We have covered the “letting the kids cry” strategy a lot in the article about Ferber method but let’s come back to it for just a second. RIE parenting also suggests that letting the babies cry without soothing them is okay as long as babies’ diapers are changed, they are fed, etc. As we have previously discussed, this is rather controversial since there are two sides to it – you may be helping the kids to become more independent, but you may also make babies feel abandoned when they still want the soothing feeling they felt in the womb.

The other topic that we have already briefly discussed in this article is letting the kids play by themselves. This is a very important part of being a proper “educarer” for babies. This way, again, infants learn to be independent and start to use their imagination and discover new skills. But – just my personal thought here – aren’t some babies more sociable than others? After all, adult people also have different social needs and not everyone enjoys spending a lot of time by themselves. And what is clearly important when letting the children play by themselves is providing them with a safe environment (I have to say, this is crucial for any parents, not just the ones who choose to follow RIE parenting style). Magda Gerber (the founder of RIE) is also against most modern toys as it goes against the natural development of the child – “Rattles are an adult idea: you pick up something, and it makes noise. Why does it make noise? Because some adult put something into something.”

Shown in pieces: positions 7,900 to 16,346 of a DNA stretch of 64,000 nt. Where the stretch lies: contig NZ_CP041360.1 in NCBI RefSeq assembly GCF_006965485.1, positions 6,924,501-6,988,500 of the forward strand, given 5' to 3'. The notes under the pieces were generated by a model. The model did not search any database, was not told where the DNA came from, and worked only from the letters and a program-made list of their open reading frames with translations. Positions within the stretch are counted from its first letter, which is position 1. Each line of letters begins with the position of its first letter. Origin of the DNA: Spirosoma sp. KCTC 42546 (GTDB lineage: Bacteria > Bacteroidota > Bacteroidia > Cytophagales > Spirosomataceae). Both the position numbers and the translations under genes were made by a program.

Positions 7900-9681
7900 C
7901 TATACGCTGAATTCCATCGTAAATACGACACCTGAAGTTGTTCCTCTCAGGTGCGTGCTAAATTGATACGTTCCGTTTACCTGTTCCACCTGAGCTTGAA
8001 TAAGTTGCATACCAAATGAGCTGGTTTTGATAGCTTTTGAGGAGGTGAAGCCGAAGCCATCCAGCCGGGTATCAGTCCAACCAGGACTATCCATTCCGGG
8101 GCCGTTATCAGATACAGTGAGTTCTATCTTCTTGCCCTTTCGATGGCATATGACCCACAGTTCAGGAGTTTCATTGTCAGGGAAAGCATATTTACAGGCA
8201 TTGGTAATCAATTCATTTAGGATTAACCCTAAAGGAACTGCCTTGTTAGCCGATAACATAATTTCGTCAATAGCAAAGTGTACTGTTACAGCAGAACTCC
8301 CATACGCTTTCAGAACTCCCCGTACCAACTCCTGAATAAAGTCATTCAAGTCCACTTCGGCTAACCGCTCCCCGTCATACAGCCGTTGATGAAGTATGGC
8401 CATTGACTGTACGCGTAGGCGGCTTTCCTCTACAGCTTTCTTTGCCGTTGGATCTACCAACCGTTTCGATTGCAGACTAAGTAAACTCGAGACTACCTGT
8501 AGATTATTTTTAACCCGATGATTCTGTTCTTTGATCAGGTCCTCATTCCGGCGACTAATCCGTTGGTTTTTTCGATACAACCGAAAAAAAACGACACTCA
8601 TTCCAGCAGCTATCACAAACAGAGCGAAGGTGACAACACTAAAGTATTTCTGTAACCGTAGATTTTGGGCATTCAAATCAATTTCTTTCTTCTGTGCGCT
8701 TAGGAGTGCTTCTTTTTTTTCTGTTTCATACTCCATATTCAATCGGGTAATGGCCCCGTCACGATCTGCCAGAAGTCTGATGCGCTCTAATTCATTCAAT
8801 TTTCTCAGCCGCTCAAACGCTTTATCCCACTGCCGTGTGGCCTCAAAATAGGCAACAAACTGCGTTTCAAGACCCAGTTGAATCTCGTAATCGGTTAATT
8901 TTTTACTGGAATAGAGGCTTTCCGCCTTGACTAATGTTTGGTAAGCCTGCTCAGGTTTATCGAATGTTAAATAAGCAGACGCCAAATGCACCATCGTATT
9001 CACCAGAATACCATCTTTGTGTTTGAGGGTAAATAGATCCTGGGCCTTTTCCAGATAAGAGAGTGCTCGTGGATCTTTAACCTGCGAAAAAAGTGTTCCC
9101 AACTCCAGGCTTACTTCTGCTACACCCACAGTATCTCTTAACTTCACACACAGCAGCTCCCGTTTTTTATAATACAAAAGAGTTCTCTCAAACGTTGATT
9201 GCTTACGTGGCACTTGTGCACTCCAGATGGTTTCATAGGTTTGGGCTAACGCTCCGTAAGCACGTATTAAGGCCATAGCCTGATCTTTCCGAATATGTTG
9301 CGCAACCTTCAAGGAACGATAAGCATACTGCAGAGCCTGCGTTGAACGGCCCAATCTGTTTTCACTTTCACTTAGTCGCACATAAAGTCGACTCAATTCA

RIE method enthusiasts suggest putting ourselves in the place of the babies (meaning to imagine ourselves as people who have trouble communicating with the world) and think if we would want some respect from the outside world or not. Well, let’s go for it, shall we?


Playing alone time? That’s very fun! I can finally throw the toys around a little bit! Okay, I got bored. Hey, anyone wants to play with me? Okay, I will sleep a little.

I am feeling a bit lonely since I haven’t even learned how to read yet or and no one has played peekaboo with me for the last 30 minutes. Anyone wants to watch “Peppa Pig’ with me? No? Okay.

But I like how everyone finally gives me some proper respect.

And I know for sure that as a baby I certainly appreciate a little heads up before someone tries to change my diapers – after all, this is a very private moment and I would want to know what’s going on. I am a very independent baby. If you want to change my diaper, please inform me (by email or in person).

All in all – thumbs up to RIE method from a baby!!!

Okay, I am back to being adult. Being a baby was fun, but I also need to give this article some substance. So, I think it’s time to take a look at some research.